Alma Media Corporation Press release 25 May 2011
Corporate responsibility of coaching young people in working life on the increase
Summer staff often lack knowledge of the rules of working life
Of employers, 37 % find that young people clearly lack knowledge of the rules of working life. This lack of knowledge manifests itself, for example, as unauthorised absences and failure to come to work on time. However, those young summer employees who are aware of the rules usually also work accordingly, and on the whole, employers are content with their young summer staff. This is shown in the study commissioned by the Finnish Children and Youth Foundation (FCYF) and conducted by T-Media as part of the Responsible Summer Job 2011 (Vastuullinen kesäduuni 2011) campaign. Altogether 120 companies and employers in the public sector all around Finland took part in the study.
According to Economic Information Office expert Markku Tenkamaa young people do not get the training that they need at home or at school to enter working life. This means that the role and responsibility of companies in introducing young people to the practises of working life has become more significant. A summer job is a great opportunity to learn the skills needed later in working life.
These skills can be further improved with a proper induction, which is an important part of a summer job. Young people, young women in particular, are worried about managing the challenges in their work. With a thorough and respectful induction, employers can ease these fears and worries.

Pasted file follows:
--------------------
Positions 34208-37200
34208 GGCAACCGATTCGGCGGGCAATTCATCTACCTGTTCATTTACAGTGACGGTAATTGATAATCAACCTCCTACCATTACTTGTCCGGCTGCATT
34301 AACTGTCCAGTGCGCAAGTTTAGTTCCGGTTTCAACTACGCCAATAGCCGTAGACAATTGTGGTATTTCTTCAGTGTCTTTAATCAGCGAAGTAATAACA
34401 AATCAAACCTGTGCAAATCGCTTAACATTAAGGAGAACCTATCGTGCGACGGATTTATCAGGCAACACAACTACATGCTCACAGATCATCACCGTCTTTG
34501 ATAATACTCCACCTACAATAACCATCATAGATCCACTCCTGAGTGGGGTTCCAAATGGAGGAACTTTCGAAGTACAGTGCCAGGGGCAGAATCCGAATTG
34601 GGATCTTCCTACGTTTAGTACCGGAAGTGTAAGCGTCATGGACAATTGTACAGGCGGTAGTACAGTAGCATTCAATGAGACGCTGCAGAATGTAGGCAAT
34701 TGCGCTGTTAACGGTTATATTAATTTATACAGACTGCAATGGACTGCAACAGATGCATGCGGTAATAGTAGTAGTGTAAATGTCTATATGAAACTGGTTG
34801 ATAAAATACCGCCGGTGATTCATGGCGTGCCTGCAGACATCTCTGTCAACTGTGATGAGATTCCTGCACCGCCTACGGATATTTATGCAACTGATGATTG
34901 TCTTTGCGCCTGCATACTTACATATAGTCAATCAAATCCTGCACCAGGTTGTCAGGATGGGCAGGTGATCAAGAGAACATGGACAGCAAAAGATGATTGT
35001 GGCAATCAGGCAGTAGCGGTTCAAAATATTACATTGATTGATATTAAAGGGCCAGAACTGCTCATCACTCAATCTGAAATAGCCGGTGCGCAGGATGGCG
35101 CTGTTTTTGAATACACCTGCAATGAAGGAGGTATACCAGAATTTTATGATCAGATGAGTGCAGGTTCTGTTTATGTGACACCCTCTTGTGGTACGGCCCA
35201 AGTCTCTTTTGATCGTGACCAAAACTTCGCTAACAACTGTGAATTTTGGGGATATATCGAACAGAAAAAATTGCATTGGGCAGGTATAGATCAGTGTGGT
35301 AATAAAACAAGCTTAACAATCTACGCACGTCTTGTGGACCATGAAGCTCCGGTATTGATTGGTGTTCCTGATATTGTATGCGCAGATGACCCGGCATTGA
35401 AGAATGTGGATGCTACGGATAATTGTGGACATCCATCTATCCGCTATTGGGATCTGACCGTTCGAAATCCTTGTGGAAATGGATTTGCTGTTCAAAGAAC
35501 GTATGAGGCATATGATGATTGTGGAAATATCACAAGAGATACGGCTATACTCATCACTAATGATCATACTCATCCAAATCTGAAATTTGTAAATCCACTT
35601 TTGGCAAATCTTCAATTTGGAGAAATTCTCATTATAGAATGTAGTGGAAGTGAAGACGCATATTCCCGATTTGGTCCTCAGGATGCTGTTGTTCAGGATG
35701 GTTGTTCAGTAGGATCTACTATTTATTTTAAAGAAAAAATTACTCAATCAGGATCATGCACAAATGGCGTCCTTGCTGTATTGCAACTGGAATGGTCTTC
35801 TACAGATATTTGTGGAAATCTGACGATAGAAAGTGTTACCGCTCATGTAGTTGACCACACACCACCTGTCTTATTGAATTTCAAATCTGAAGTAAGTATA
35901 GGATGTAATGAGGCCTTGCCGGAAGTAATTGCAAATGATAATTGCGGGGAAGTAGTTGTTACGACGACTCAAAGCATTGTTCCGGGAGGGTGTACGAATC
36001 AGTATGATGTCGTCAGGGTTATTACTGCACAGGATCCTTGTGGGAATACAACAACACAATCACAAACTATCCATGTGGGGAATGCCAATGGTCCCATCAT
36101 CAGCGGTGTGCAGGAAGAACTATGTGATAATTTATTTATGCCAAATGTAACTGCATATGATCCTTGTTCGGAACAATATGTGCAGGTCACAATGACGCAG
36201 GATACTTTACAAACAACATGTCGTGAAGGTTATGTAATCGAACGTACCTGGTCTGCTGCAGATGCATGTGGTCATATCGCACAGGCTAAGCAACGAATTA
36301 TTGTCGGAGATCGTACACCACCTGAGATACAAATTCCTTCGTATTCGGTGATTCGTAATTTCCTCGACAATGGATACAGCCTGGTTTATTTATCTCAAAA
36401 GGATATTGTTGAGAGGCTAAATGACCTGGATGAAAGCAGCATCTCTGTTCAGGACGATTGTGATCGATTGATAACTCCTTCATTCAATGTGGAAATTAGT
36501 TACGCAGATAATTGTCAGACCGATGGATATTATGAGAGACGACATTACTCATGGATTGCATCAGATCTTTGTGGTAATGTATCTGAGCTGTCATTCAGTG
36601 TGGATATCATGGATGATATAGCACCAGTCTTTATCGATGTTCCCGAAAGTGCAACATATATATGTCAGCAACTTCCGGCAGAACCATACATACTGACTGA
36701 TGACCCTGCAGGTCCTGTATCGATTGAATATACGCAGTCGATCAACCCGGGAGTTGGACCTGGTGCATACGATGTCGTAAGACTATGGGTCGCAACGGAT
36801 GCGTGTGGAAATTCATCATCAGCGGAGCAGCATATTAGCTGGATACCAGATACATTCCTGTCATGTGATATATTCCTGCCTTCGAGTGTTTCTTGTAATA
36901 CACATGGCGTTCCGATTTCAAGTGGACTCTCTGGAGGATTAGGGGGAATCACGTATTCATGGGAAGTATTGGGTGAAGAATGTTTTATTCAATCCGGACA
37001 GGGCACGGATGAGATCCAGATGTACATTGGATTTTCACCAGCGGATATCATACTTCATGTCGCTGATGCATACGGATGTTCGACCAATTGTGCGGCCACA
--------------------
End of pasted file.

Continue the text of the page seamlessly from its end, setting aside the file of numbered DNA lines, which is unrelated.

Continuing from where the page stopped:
Enthusiasm and a good attitude are the recipe for landing a summer job
According to the study, the motivation and positive personality of the applicant are the most important factors considered when selecting summer staff. Nine out of ten employers consider motivation and six out of ten employers personality a very significant criterion in recruitment. Although young job seekers think that previous work experience is the key to success, it is actually considered very important by only six percent of employers, whereas the right kind of education is considered very important by 27 % of employers.
Leena Malin, managing director at The Finnish Association for Human Resource Management - HENRY ry confirms this. "Good attitude is what we are looking for". "An enthusiastic personality and motivation are key elements in succeeding in ones tasks. Summer workers usually don't have much work experience yet anyway."
Summer job campaign welcomes companies to take on the challenge
The responsible summer job 2011 campaign, led by the Finnish Children and Youth Foundation (FCYF) and Alma Media, is challenging employers to offer more and better summer jobs to young people. The campaign will highlight the principles of a good summer job, through which both the summer employee and employer stand to benefit more from the experience.
Over 60 employers are taking part in the campaign, offering more than 15 000 responsible summer jobs.
Antti Järventaus, Development Manager, the Finnish Children and Youth Foundation, tel. 050 364 6410
Riikka Poukka, Corporate Responsibility Co-ordinator, Alma Media Corporation, tel. 010 665 2800
Alma Media in brief
Alma Media is a dynamic media company whose best-known products are Aamulehti, Iltalehti, Kauppalehti and Etuovi.com. Alma Media employs approximately 2,800 professionals. The company's net sales in 2010 totalled MEUR 311.4 with an operating margin of 13.9 per cent. Alma Media's share (ALN1V) is listed in the NASDAQ OMX Helsinki Exchange. Read more at www.almamedia.fi
FCYF in brief
The Finnish Children and Youth Foundation is an expert at young people's life skills, promoting children's and young people's wellbeing and preventing problems. The foundation, set up in 2001, operates in Finland as well as in several developing countries. Read more at www.nuori.fi